Also, lawyers don't enforce the law. That's for judges and law enforcement.

Posted by Guest on Apr. 28, 2014 @ 3:41 pm

Helping drive down wages by making it so there is a greater low income labor pool is "for the better."

Posted by Guest on Apr. 28, 2014 @ 4:58 pm

I am a graduating Hastings 3L. Let me share my experience as a student. If you disagree with the ideological groupthink you will be personally attacked and ostracized. I once heard of a student emailing my con law professor informing him that another student's use of the term illegal immigrant was racist and he ought to reprimand the class (as an aside to ward off personal attacks: I come from a family of immigrants, not that this detail ought to matter).

My generation is obsessed with groupthink and signalling their compliance with groupthink on social media. They mostly just sit and browse the internet during class and then all day after class. I expect younger people will be even less capable or interested in independent thought or contrarianism. It is a very high school like mentality ("He said WHAT?! What a nerd").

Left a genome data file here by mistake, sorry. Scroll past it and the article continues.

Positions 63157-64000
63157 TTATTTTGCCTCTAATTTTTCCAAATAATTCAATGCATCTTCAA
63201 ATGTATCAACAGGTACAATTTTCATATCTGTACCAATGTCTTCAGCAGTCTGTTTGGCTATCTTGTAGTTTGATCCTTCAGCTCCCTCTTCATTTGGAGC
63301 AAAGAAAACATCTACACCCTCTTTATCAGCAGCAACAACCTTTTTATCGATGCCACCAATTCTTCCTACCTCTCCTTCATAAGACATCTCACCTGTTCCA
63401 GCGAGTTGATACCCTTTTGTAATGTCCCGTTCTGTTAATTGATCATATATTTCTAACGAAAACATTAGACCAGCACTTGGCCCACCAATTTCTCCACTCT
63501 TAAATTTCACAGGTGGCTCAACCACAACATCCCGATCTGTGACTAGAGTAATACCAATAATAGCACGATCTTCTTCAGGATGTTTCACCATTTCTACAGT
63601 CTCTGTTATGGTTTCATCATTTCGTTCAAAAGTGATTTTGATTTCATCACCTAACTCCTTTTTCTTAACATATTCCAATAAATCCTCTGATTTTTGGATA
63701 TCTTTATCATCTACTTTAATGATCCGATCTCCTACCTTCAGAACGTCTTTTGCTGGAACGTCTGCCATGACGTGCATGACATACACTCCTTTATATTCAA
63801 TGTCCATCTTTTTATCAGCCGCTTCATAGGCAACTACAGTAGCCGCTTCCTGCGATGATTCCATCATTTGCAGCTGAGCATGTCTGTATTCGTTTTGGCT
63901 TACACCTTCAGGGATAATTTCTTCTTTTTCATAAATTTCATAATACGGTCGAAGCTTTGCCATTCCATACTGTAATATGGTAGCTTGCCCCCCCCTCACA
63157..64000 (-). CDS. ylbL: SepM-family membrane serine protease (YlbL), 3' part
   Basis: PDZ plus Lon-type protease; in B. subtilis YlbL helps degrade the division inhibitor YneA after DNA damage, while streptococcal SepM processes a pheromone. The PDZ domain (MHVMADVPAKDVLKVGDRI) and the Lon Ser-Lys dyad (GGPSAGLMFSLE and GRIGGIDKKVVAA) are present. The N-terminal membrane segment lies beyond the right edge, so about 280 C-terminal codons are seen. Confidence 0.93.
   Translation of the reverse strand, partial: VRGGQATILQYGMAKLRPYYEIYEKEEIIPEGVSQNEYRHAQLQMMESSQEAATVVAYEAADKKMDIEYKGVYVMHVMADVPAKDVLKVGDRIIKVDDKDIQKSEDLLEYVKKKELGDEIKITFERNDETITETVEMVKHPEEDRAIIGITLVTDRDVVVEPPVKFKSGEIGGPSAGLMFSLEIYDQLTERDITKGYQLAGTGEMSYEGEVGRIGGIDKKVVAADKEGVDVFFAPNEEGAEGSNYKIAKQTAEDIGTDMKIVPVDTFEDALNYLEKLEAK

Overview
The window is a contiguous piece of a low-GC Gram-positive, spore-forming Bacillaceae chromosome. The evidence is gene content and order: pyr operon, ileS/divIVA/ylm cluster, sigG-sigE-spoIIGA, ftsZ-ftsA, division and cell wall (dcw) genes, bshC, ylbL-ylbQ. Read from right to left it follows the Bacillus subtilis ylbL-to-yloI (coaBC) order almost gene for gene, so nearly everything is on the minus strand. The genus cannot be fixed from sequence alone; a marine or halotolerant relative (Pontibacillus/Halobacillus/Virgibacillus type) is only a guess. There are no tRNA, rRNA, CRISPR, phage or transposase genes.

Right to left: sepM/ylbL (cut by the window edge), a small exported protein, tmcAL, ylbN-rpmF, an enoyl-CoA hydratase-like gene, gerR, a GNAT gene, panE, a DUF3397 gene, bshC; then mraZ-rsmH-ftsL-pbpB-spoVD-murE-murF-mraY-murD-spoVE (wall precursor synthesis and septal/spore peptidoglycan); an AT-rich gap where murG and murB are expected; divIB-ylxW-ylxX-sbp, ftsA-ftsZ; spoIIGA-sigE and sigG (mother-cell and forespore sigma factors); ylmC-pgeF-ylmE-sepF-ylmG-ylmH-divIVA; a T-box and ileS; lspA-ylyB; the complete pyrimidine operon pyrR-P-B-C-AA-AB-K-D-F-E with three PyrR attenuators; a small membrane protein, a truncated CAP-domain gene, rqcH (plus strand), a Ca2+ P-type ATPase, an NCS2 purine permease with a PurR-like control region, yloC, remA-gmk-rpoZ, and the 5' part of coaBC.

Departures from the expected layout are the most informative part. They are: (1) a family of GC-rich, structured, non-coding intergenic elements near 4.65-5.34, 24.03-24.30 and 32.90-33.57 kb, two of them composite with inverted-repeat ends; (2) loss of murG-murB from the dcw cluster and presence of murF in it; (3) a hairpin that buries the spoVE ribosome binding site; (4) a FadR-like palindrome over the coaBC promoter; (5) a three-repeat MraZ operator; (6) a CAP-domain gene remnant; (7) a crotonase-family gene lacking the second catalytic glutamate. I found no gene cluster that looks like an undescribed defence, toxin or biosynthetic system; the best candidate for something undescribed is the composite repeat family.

Diversity to them means everyone must believe exactly the same thing. If you voice a dissenting opinion they will make a disgusted sound, turn and walk away.

The biggest surprise about law school is how few of the people there care at all about law itself, not to mention public policy, the history of ideas, etc. The second biggest surprise is that few of the students enjoy the give and take of open debate. They prefer reciting pieties. I worry that our society is turning into a secular theocracy. SF is like Jean Calvin's Geneva, complete with its original sin (you cisgendered white male oppressor you), predestination myth, code of correct thought, and burning of heretics (Brandon Eich must be destroyed!) Its just sad.

However, as noted above, it makes them very weak minded, lazy, and easy to out-compete. It is a lot better to be the most conservative person around (which in this context just means basic economic and historical literacy combined with a sense of personal responsibility) than the most left wing person around, as I used to be in my hometown in Socal.

I will not be attending commencement because I don't want to sit and politely listen to the protestors screaming for an hour.